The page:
Following the monsoon rains, we see several cases of Dengue in our ICUs. Many of these patients develop severe thrombocytopenia, with the counts often dropping below 20,000. I feel most clinicians would strongly consider prophylactic platelet transfusion (without any evidence of clinical bleeding) when the count drops to between 10–20,000. However, there is a reasonably sound body of knowledge which suggests that prophylactic platelet transfusions using arbitrary thresholds may not have any favorable effect. There are several retrospective studies and two randomized controlled studies that have clearly shown that there is no reduction in the incidence of bleeding with platelet transfusion using such arbitrary thresholds. Indeed, even the platelet counts do not seem to rise significantly following transfusion. In fact, there is a possibility of potential harm with transfusion of platelets in this manner.
In two pediatric studies, it has been shown that ADAMTS-13 levels may be relatively low in Dengue, compared to Von Willebrand factor (VWF) levels. This may result in increased platelet adhesion to VWF multimers, and endothelial sequestration. Sequestrated platelets may lead to impaired microcirculatory flow and organ dysfunction (through a pathophysiological mechanism similar to TTP). Hence, it is possible that prophylactic platelet transfusion may cause harm by increased endothelial sequestration and worsening organ function. Furthermore, the harmful effects of transfusion, including transfusion-associated lung injury (TRALI) and fluid overload may have an adverse impact on clinical outcomes.
How do we offset the possible harm from platelet transfusion in Dengue? Clearly, if the ADAMTS-13 levels are low, there may be a compelling reason to replenish it using fresh frozen plasma, prior to transfusion of platelets. Cryo-reduced plasma, which is FFP from which cryoprecipitate has been removed is another rich source of ADAMTS-13. Recombinant ADAMTS-13 is also currently available.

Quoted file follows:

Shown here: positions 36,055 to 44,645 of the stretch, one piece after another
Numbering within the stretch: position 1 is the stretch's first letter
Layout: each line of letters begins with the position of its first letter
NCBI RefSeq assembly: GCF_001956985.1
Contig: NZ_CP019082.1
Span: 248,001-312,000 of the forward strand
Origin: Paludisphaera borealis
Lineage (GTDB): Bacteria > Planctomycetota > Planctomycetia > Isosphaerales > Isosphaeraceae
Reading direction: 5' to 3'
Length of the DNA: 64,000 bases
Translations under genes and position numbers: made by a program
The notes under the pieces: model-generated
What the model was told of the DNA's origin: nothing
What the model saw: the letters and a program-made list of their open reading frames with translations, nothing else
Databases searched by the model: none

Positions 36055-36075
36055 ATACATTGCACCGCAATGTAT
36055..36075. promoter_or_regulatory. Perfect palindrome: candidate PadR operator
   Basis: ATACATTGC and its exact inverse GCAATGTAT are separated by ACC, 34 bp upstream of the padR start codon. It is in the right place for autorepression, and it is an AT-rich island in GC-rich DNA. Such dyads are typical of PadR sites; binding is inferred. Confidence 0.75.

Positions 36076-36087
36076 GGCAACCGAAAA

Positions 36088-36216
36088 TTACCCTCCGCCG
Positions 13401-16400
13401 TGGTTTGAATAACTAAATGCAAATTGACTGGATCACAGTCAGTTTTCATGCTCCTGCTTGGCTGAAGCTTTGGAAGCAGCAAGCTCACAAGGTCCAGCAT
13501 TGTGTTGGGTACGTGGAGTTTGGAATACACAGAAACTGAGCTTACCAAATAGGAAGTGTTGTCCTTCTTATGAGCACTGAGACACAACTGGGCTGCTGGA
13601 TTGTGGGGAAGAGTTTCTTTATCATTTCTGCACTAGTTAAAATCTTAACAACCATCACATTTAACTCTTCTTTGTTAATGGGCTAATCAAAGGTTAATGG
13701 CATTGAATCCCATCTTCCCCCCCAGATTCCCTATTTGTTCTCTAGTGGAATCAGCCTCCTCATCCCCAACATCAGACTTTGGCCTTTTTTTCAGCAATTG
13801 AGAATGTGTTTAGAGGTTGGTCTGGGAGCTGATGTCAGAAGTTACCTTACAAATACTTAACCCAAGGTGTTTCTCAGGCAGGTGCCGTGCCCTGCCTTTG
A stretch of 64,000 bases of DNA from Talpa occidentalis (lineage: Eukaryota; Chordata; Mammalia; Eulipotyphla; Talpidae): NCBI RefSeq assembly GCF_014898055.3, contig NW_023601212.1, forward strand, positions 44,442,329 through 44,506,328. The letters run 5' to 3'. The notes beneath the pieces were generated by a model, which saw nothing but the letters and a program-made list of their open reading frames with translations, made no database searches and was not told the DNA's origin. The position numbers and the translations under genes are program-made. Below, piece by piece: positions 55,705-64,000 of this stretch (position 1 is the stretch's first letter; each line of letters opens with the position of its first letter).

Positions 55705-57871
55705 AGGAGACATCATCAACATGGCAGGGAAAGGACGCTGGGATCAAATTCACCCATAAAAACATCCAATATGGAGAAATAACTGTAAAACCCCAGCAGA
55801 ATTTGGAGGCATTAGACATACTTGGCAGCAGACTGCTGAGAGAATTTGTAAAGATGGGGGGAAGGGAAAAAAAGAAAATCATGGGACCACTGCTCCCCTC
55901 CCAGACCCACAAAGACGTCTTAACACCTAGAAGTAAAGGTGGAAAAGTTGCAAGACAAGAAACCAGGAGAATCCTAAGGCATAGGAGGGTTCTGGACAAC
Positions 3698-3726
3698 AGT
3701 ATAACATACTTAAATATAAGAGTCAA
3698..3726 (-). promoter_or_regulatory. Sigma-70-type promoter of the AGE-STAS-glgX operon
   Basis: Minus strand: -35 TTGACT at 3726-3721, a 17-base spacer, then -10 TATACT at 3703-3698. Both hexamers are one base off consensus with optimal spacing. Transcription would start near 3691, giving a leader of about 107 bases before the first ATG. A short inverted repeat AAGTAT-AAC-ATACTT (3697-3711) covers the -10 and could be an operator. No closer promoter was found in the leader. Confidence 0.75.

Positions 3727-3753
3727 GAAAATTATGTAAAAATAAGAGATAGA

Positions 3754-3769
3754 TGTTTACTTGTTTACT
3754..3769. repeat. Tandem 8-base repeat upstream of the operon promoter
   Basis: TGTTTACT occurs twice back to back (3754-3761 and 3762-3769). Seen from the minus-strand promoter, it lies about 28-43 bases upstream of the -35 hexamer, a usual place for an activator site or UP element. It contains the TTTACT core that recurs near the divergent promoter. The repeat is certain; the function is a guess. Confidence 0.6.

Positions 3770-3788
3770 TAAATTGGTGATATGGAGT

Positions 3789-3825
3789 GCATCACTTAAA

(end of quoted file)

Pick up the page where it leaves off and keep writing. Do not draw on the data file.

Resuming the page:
Although based on a well-founded hypothesis, no clinical studies have been done to test the benefit of replenishing ADAMTS-13 levels in Dengue prior to platelet transfusions. I strongly feel we could undertake a multicentric study to assess clinical outcomes with such an intervention. The clinical outcomes to consider may include a rise in platelet counts to a sustained level and clinical bleeding with and without ADAMTS-13 supplementation with any of the aforementioned products.
8 thoughts on “Platelet transfusion in Dengue Fever”
So happy to see this blog sir. For those of us who are not working with you anymore this brings back a sense of déjà vu. Keep up the good work!
Thanks sir for this updated post
Thanks, Manish for reading
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such a nice post dengue fever prevention
Dr Jose, I’m someone who is not convinced by the idea of platelet transfusion in Dengue. Once I see clinical improvement & trend of rising WBC counts, I’m not much worried about the platelet counts. I have seen patients with counts of 1000 recovering without any transfusion. But as per the books and available literature one must give transfusion if platelets are < 10,000. In this world of litigation it’s difficult not to transfuse platelets in such conditions, what’s your take on it?
I truly like your blog, thankyou for posting.
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